Posted tagged ‘Open University’

OU Science Short Course “S189 Understanding the Weather”

September 25, 2011

At the end of last year I successfully completed an OU Science Short Course entitled “S189 Understanding the Weather“. This post is a mini review of the course which I hope will be useful to those considering studying it themselves.

According to the OU their Science Short courses are intended to be short (obviously), flexible and interesting study topics. From my experience on S189 these objectives have been met. On the short and flexible fronts there is the option to complete the course over six weeks or five months and there are currently four start times for the course each year. I took the five month option and completed the course in four months. However, if you have plenty of time to study, then a six week completion time is certainly achievable as the course is not overly taxing. Whether or not a given topic is interesting or not depends very much on the student. I personally find the field of meteorology to be a fascinating one and the course material did not dampen my enthusiasm for the subject matter.

Signing up for the course was simple enough. I simply created an account on the OU web site, selected the course and, of course, paid for it. At £170 S189 is cheaper than most OU courses. However, you’ll also receive significantly less course credit for it than its more expensive counterparts where, I would imagine, far more effort would be required to gain a pass.

Upon signing up for the course I promptly received my study pack by post. This comprised a 270 page full-colour text book, a DVD, cloud identification & wind scale charts and study guide and assessment guide pamphlets:

Click to enlarge

Of main interest is the text book around which most of the study revolves. This is of a high quality with well-written text accompanied by plenty of informative diagrams, charts and maps. The book is split into nine chapters which cover various weather topics. The initial chapters cover the basics such as temperature, humidity, air pressure, precipitation, wind, etc. Subsequent chapters build on this knowledge to cover weather systems, weather measurements and forecasting. The closing chapters cover extreme weather such as storms, hurricanes and tornadoes before the book ends on the topic of (sometimes extreme) weather impacts.

The main text is punctuated by questions that test the reader’s knowledge as they absorb the material. The answers can be found at the back of the text book. I found answering these to be a useful exercise as this reinforced my understanding of the concepts I had just read about. At intervals the reader is also directed to carry out activities. These are usually directly related to the current topic and cover a diverse range of tasks. The supporting materials for these tasks are sometimes available on the accompanying DVD (e.g. video clips to be watched or photographs to be studied) and sometimes sourced from the couse website (e.g. detailed activity instructions concerning access to third party meteorological websites). The activities are diverse in nature and, again, are good reinforcement for the written materials.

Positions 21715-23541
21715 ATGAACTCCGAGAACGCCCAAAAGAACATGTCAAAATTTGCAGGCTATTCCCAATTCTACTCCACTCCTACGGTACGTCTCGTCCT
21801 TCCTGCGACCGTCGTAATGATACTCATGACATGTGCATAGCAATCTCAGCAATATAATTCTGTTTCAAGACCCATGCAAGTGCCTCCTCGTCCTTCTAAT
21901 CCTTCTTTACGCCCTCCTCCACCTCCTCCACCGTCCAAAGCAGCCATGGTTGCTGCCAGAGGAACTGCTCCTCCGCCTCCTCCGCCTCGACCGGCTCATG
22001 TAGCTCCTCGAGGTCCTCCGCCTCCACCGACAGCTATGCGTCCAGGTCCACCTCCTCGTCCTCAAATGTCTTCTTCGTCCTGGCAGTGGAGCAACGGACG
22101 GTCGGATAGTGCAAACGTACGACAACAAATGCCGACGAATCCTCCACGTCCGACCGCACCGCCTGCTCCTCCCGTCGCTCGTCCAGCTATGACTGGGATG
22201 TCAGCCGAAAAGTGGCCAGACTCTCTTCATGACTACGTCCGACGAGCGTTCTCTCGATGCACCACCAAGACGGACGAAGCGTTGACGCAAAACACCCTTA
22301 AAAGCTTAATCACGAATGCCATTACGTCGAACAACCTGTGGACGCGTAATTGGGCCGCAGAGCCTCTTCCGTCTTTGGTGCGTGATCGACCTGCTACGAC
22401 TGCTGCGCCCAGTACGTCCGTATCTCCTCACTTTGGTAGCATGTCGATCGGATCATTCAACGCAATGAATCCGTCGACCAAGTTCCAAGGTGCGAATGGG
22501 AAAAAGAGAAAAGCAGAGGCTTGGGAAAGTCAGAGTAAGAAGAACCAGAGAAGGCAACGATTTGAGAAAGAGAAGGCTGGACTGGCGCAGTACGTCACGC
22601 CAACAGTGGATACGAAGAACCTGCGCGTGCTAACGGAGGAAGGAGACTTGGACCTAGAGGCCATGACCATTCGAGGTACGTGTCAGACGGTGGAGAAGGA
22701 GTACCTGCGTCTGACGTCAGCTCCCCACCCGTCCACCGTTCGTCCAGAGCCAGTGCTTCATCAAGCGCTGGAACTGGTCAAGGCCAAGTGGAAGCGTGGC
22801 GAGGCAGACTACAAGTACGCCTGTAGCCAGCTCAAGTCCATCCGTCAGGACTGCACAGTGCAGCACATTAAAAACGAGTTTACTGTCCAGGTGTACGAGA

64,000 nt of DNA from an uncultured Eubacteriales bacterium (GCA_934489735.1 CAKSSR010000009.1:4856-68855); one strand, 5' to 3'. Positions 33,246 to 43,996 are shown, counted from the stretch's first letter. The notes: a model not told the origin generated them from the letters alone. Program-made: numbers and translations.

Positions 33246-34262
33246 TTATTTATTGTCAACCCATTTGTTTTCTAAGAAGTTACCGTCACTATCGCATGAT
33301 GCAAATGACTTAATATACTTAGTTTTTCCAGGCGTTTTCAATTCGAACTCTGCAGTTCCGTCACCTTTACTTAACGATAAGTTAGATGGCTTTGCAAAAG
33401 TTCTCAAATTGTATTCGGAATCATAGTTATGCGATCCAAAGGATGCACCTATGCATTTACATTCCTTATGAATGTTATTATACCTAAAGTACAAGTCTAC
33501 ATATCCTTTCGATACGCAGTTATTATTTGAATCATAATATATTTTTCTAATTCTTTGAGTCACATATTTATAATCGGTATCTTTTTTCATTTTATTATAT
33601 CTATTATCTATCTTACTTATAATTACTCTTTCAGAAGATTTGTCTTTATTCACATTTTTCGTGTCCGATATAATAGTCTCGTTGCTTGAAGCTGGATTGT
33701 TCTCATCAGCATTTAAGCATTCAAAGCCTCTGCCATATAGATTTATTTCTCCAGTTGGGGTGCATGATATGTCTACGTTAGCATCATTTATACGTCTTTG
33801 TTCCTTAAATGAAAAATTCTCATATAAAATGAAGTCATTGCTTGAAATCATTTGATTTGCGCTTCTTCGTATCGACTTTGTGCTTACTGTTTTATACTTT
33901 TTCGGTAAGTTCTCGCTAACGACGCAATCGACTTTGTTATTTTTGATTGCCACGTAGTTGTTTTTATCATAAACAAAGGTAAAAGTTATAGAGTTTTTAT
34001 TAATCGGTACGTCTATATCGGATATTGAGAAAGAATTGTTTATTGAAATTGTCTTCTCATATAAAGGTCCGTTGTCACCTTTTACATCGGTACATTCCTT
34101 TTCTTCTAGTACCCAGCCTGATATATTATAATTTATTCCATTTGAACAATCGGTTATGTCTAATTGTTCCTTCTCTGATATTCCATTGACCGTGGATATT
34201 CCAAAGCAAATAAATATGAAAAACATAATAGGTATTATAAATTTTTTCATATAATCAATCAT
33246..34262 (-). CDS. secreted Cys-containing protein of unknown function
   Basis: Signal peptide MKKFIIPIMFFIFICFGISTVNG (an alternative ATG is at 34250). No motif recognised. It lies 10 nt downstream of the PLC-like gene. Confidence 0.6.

The most enjoyable activities for me were the practical ones. I especially enjoyed the ‘Observing the Weather’ activity which involved taking a day to make my own weather observations at hourly intervals. I was happy to spend a lot of time and care on this activity as it is one of two that, with the addition of analysis of my observations, are counted towards the final assessment.

On the subject of the assessment it is important to note that S189 does not require a formal exam. Instead students are required to complete an electronic assessment. The assessment takes the form of a series of questions that are made available on the course website. The assessment I undertook was certainly challenging and I had to draw from knowledge I had picked up throughout the course materials. I was pleased to note that some of the questions were topical in nature drawing from recent events such as the volcanic eruptions in Iceland earlier in the year. This made answering them a more interesting experience. After nearly four months of study I really appreciated the electronic assessment format as it allowed me to take a lot of time to prepare my answers and polish off the activity work I had carried out over the previous months. I took around a week to complete the assessment but it could certainly have been finished much more quickly if time had been short.

With the assessment complete and submitted I waited patiently for the results. This was a long wait partly because I completed the course a month before the five month deadline. However, my results still took over six weeks to arrive beyond the course deadline. This was a little too long to wait for my liking. In addition, the feedback was a little underwhelming going into very little detail as to where I had done well or badly. The markers instead preferred to produce a summary describing how most people had performed on particular questions and assessed activities. This struck me as being a little bit cheap but, then again, it is a relatively inexpensive course. Regardless, I was happy enough to have passed the course and did not feel that I had done badly in any particular area after the effort I had put in.

I would certainly recommend the course to those with an interest in meteorology although it is probably of most utility to the beginner, such as myself, who starts from a position of knowing very little about the subject.